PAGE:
Every team in the NHL has begun to line up with bids after the announcement that Jacob Trouba has requested a trade from the Winnipeg Jets. Trouba is a good young defenseman with lots of potential and it’s obvious that the Toronto Maple Leafs would love to have him, but would a trade with the Jets work for both teams?
The Asking Price
lots of teams have spoken with #nhljets about a trade for Jacob Trouba. Ask is very clear – left hand D of same calibre and age
— gary lawless (@garylawless) September 25, 2016
The Jets have made it clear that they want a one-for-one trade for a left-handed defenseman who is of similar age and talent. This narrows down the number of trade offers for Trouba since the Jets just want a left-handed player equal to Trouba. The problem is that most of the players that would fit that checklist are already cemented as being part of that team’s future plans.
Trouba would definitely be part of the Jets future plans if it wasn’t for his unwillingness to play on the left side or lower in the defensive lineup. The only way the Jets could keep Trouba would be if they traded one of the two right-handed defensemen in the lineup ahead of him: Dustin Byfuglien or Tyler Myers. Although, by asking for a specific return for Trouba, it’s clear that the Jets have chosen to keep Byfuglien and Myers over Trouba.
And if the specific asking price wasn’t enough already, there is also the problem of Trouba being a restricted free agent. That means whichever team acquires Trouba will then need to negotiate a new contract with him.
Teams already have an idea of the type of contract that Trouba would want after a report from the Winnipeg Free Press came out last season about contract demands from Andrew Ladd, Byfuglien, and Trouba. In it, Trouba is reported to have wanted an 8-year contract worth more than $56 million.
Now, those were starting offers in the negotiation and are open to change, with the most evident being that Byfuglien wanted 8-years for $55 million and he later signed for 5-years at $38 million. So even if Trouba’s initial asking price could be lowered, it would still be around $7 million a year.
So based on the Jets asking price, it would cost the Leafs either Morgan Rielly or Jake Gardiner to acquire Trouba.
Morgan Rielly for Jacob Trouba
Morgan Rielly would be exactly who the Jets would want in return for Trouba, although whether it would make sense for the Leafs or not is a different matter.
When comparing their stats they come out very similar to each other. Both have had more than 20 points in each of their three NHL seasons with Rielly finishing last season with 36 points in 82 games and Trouba finished with 21 points in 81 games.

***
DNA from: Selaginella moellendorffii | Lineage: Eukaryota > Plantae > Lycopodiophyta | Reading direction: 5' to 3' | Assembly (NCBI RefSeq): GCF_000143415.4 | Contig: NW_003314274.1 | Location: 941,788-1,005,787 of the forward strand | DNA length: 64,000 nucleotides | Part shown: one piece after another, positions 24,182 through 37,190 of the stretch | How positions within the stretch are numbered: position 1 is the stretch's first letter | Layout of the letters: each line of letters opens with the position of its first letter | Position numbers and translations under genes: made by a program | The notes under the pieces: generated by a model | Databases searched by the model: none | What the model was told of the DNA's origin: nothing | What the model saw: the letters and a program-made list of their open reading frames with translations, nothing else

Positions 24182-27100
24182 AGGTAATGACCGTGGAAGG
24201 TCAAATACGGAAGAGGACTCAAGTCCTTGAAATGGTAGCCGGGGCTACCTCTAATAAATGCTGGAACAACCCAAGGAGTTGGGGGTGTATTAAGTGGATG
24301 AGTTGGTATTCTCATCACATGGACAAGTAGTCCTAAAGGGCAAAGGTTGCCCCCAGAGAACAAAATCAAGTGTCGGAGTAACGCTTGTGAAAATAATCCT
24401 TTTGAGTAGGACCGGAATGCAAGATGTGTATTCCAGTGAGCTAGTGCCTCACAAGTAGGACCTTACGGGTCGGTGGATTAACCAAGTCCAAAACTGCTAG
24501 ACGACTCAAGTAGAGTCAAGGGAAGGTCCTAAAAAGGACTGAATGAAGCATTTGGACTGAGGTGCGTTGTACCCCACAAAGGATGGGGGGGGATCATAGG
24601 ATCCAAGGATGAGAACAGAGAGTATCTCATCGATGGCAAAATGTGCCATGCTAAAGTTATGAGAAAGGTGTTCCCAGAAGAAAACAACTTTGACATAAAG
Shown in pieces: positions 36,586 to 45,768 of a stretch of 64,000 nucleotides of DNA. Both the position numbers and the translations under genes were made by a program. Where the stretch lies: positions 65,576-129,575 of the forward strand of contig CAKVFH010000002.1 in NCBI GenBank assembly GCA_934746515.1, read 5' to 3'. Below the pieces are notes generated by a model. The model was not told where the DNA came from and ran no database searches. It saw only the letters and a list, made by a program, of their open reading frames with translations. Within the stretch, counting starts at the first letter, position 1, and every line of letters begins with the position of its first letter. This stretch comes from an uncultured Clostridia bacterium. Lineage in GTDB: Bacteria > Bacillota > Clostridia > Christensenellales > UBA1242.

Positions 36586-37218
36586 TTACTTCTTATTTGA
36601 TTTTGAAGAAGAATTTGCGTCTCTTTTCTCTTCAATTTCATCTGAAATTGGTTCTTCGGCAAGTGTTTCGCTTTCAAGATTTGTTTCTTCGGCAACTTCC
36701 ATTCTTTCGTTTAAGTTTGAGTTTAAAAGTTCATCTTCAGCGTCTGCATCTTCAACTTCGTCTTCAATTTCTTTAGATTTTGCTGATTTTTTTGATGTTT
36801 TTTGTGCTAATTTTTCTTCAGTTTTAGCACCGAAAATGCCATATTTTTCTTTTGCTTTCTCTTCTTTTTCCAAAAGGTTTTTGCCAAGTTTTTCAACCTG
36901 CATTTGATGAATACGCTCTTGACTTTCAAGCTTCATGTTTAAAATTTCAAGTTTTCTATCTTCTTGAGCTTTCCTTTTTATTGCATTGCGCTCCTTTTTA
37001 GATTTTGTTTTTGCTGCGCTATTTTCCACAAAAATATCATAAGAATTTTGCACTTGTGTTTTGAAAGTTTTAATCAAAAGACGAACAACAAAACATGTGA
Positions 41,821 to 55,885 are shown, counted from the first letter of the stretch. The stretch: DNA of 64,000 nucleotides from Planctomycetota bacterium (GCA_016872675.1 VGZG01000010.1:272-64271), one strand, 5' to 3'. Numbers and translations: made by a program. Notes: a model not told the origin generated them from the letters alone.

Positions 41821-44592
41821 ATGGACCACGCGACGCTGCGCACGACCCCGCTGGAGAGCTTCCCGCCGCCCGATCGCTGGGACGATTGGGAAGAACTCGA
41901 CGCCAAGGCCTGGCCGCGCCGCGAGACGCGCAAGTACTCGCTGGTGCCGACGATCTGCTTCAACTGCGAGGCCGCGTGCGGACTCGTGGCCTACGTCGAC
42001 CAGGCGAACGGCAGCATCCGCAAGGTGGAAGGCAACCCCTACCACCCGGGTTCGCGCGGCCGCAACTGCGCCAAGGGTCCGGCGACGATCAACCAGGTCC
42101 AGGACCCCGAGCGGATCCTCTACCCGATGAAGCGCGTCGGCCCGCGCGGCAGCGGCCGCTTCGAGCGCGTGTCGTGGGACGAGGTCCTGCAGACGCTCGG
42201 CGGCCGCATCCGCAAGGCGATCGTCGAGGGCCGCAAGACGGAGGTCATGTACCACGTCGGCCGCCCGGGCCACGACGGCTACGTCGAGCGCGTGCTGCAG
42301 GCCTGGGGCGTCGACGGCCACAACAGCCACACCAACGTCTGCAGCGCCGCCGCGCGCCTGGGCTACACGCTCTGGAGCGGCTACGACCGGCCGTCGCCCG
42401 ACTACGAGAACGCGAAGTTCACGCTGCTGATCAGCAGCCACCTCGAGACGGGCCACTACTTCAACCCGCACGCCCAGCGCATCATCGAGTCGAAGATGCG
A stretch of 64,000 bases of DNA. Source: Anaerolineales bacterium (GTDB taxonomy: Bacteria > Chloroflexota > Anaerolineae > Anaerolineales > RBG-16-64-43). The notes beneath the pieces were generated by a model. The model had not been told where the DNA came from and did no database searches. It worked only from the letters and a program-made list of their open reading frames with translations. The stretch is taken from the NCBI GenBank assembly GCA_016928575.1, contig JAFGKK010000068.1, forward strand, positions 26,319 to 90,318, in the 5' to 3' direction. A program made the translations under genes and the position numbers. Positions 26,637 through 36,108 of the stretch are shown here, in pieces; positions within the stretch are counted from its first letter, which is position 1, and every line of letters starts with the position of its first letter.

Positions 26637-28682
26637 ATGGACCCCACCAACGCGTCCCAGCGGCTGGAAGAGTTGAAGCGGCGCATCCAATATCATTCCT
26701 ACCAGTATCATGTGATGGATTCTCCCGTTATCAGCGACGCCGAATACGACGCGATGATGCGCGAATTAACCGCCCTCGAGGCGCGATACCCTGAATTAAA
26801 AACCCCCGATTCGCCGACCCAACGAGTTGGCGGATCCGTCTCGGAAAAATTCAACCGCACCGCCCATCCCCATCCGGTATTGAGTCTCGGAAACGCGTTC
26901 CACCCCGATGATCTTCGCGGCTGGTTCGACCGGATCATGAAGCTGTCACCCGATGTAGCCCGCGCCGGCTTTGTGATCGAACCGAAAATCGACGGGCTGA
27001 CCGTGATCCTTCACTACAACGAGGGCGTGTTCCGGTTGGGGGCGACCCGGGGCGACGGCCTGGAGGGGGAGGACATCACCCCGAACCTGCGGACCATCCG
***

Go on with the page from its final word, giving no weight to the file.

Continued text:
Their HERO Chart shows that they are similar in most regards, with Rielly having better production because of his playmaking ability, but has lower shot suppression compared to Trouba.
Trading Rielly would make absolutely no sense for the Leafs because they have not only begun to groom him into being the team’s top defenseman but they also recently signed Rielly to a 6-year deal worth $30 million. Based on Trouba’s asking price, it would make no sense financially to trade Rielly when his contract is a fantastic deal for the Leafs and Trouba would demand more money.
Rielly would be perfect for what the Jets want, but for Toronto, there is no point when it would cost the Leafs more for a player that is, at most, just as good as Rielly.
Jake Gardiner for Jacob Trouba
Ideally, Gardiner would be the best option in a trade for Trouba, but it still wouldn’t make sense for the Leafs. The Jets would need to accept taking a 26-year-old defenseman instead of one in his early twenties. Aside from age, Gardiner would be just what the Jets want, but once again the deal wouldn’t make sense for the Leafs.
Gardiner has always had trouble defensively and at times hasn’t shown the best statistics, but has seemed to improve unnoticed in every regard this past season including finishing with a career-best 31 points in 79 games.
Statistically, Gardiner is by far the superior player based on their HERO Chart, with Trouba barely having better shot generation. A huge difference, even when compared to Rielly, that could be a result of Gardiner being older and just about entering his prime. So there is nothing to say that Trouba wouldn’t grow to become a better defenseman than Gardiner, but at the moment the Leafs would be foolish to trade Gardiner.
The other downside to this possible trade is that once again similar with Rielly, Gardiner has a better contract compared to Trouba. Gardiner has three years left on a five-year deal worth $20.05 million. Even though the Leafs will need to negotiate a new contract with Gardiner in three years it would still be cheaper than what Trouba wants.
Trading for Trouba just doesn’t work for the Leafs in terms of who they would need to give up in exchange. Although it would be nice to have Trouba playing with Rielly, it’s unlikely that the Jets would accept Gardiner because of his age. Losing Reilly or Gardiner would be a mistake for the Leafs, one that is not worth the price of Trouba.
Toronto Maple Leafs contributor for The Hockey Writers.
I’ve been a fan of the Toronto Maple Leafs since I was a kid and have always had an interest in writing. At The Hockey Writers, I get to enjoy both of my passions as well as writing about small convoluted details in player contracts and stats.